TBR News Media
In 2015, A&E Network collaborated with the team that produced “The Real World” to create an original docuseries called “Born This Way.” Just last week, the show took home an Emmy for outstanding unstructured reality program at the Creative Arts Emmy Awards in Los Angeles, beating out a field of nominees that included HBO’s “Project Greenlight,” Discovery Channel’s “Deadliest Catch” and CNN’s “United Shades of America,” among others.
“We have been overwhelmed and moved by the feedback we’ve received for ‘Born This Way’ from viewers, as well as people with disabilities and their family members,” said Elaine Frontain Bryant, executive vice president and head of programming at A&E Network, in a press release. “It’s rare to be able to present a show that changes the way we see the world; we believe ‘Born This Way’ is one of those shows.”
The docuseries also received two nominations for outstanding picture editing for reality programming but did not win in that category. Now in its second season, the reality show follows the lives of seven young adults — John (JT), Megan, Cristina, Sean, Rachel, Steven and Elena — with Down syndrome through the ups and downs of dating, employment and the quest for independence. It also gives their parents, who are also part of the cast, a chance to weigh in on the joys and challenges of raising someone with an intellectual disability.
Every episode is as inspiring as the last as many of the cast members look at their intellectual disability with a sense of unbridled optimism. According to Steven, it’s more like “Up Syndrome.”
Steven has mosaic Down syndrome and a contagious smile. His disability is rare and higher functioning, so he’s always felt stuck “in the middle” growing up. He seems to have found his a place at Leaps N Boundz, a Los Angeles community center for people with special needs. If you ask Steven, he is the “Matt Damon of the bunch.” Beyond his wit, he is also the most thoughtful of the group, always offering his friends insightful advice. His wisdom makes it easy to see past his disability and he is often the voice of reason, especially for his good friend Sean.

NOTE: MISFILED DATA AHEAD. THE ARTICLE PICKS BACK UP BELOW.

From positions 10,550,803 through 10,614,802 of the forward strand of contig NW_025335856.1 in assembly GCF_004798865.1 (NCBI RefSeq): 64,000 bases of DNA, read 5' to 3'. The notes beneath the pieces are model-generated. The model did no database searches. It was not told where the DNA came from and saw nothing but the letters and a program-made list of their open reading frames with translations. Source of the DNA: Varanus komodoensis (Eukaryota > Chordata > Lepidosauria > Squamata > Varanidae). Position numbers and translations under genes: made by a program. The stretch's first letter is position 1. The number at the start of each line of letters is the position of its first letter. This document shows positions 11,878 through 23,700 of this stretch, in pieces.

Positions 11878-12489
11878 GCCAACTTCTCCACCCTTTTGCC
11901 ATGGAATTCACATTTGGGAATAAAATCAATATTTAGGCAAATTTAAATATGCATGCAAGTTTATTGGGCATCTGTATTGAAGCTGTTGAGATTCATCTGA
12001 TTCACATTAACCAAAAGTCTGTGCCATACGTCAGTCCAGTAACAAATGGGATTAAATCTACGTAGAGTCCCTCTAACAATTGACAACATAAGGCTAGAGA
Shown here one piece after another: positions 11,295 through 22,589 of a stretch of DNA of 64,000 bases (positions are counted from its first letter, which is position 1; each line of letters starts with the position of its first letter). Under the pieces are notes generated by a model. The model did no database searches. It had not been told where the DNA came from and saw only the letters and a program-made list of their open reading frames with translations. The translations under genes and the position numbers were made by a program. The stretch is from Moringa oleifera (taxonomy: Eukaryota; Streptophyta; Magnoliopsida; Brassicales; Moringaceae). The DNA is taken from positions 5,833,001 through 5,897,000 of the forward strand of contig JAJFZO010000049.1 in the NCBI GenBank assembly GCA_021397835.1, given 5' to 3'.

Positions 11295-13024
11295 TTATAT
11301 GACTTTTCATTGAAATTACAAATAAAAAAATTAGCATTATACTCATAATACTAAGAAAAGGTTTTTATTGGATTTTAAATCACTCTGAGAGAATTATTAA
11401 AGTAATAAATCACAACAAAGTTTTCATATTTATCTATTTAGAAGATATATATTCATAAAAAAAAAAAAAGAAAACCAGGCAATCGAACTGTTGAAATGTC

Sean has a harder time dealing with Down syndrome than Steven does. He can become very impatient with his parents when they try to talk to him about sensitive subjects like getting a job or moving out. When dealing with difficult emotions, he tends to snap and yell “end of discussion!” His parents are patient with him and Sean shows tremendous growth throughout the show. Beyond his angry little fits, Sean is an excellent golfer and a self-proclaimed “ladies man.” We see him transition from a flirt who struggles to respect the boundaries of other relationships to a gentleman looking for marriage.
Rachel, the adorable beam of sunshine with cheeks as rosy as her hair, will bashfully admit how “boy crazy” she is. She is always on the lookout for a serious relationship and is a little jealous that her brother is getting married first. Yet, she can’t help showing how excited she is to be the maid of honor at her first wedding. Rachel’s soft heart has been hurt in the past, which makes her family extra protective. In one scene, tears roll down Rachel’s round cheeks as her mother tells her how lucky any guy would be to date her. When the romantic Rachel isn’t singing along to an Adam Lambert song, she is consoling her friends with warm hugs and gentle compassion. She is great at helping her friends talk through their feelings and has been there from the beginning to support her friend Elena through some tough lessons.
JT is a performance artist with a sassy attitude and a love for rap and dance. Though he can be just as wild as Elena, JT has always been supported by the unconditional love of his mother Joyce. Joyce accepted JT before he was even born. She was told that her son was going to have Down syndrome and the doctor suggested abortion as an option. Right then and there, Joyce decided that regardless of her son’s disability, he was still her son; she would love him just the same. She does worry about his filter in social situations, sometimes. Like Elena, he tends to be impulsive and unpredictable.Elena’s life has been emotionally turbulent. She was born in Japan where her mother Hiromi admits that Elena “was a shame to the family” — even to Hiromi. Hiromi’s struggle to accept Elena parallels Elena’s struggle to accept herself. Though Elena acts out her emotional impulses and has a hard time containing some troublesome behavior, she is intelligent enough to understand her negative actions upon self-reflection. It takes a longer time for her mother to realize the part she plays in Elena’s outbursts. Elena likes to stand out and express her authentic self, just like her favorite dance partner, John Tucker.
To Read the full story click here.